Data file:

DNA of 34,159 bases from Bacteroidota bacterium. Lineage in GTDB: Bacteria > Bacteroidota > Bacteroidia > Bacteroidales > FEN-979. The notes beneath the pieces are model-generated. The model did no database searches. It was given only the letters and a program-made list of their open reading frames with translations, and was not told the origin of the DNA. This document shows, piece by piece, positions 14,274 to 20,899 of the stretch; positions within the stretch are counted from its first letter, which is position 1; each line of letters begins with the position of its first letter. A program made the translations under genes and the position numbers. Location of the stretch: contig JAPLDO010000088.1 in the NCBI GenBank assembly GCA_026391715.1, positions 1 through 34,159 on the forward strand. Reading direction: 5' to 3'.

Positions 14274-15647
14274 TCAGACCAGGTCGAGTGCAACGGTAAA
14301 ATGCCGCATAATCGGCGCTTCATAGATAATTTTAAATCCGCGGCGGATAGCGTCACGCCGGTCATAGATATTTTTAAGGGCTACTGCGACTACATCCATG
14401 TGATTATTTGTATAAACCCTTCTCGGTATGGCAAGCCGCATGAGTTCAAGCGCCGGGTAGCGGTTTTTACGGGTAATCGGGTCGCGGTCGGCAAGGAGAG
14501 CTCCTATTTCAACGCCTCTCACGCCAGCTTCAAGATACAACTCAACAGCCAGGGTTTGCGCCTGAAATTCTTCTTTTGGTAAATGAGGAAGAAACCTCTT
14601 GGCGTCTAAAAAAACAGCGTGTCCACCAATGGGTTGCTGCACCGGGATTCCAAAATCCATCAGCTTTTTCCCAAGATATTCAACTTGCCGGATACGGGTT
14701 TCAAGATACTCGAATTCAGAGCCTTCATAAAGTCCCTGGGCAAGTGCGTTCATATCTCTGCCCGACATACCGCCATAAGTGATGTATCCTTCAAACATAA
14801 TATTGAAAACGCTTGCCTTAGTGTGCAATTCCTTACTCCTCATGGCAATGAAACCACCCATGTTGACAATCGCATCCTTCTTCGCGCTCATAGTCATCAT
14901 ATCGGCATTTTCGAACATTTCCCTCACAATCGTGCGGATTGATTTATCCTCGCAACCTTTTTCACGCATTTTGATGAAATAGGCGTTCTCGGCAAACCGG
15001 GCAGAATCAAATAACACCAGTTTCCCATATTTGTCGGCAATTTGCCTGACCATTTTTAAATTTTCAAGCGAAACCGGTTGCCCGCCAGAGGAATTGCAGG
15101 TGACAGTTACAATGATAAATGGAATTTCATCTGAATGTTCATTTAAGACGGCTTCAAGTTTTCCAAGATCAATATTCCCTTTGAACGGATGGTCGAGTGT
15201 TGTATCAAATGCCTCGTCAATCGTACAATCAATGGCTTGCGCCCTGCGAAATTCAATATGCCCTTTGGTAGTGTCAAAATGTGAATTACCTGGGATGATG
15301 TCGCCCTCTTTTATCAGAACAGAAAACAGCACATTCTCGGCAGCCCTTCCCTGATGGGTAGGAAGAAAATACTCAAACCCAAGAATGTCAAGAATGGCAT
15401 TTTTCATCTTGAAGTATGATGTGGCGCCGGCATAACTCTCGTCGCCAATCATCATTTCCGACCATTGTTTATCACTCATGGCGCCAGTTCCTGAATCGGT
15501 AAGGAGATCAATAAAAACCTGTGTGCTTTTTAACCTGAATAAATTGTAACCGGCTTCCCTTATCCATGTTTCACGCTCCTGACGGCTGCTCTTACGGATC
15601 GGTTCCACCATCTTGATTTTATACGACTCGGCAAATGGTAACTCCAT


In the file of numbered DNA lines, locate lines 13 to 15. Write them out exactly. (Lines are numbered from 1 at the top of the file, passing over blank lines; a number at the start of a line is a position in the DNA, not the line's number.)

15201 TGTATCAAATGCCTCGTCAATCGTACAATCAATGGCTTGCGCCCTGCGAAATTCAATATGCCCTTTGGTAGTGTCAAAATGTGAATTACCTGGGATGATG
15301 TCGCCCTCTTTTATCAGAACAGAAAACAGCACATTCTCGGCAGCCCTTCCCTGATGGGTAGGAAGAAAATACTCAAACCCAAGAATGTCAAGAATGGCAT
15401 TTTTCATCTTGAAGTATGATGTGGCGCCGGCATAACTCTCGTCGCCAATCATCATTTCCGACCATTGTTTATCACTCATGGCGCCAGTTCCTGAATCGGT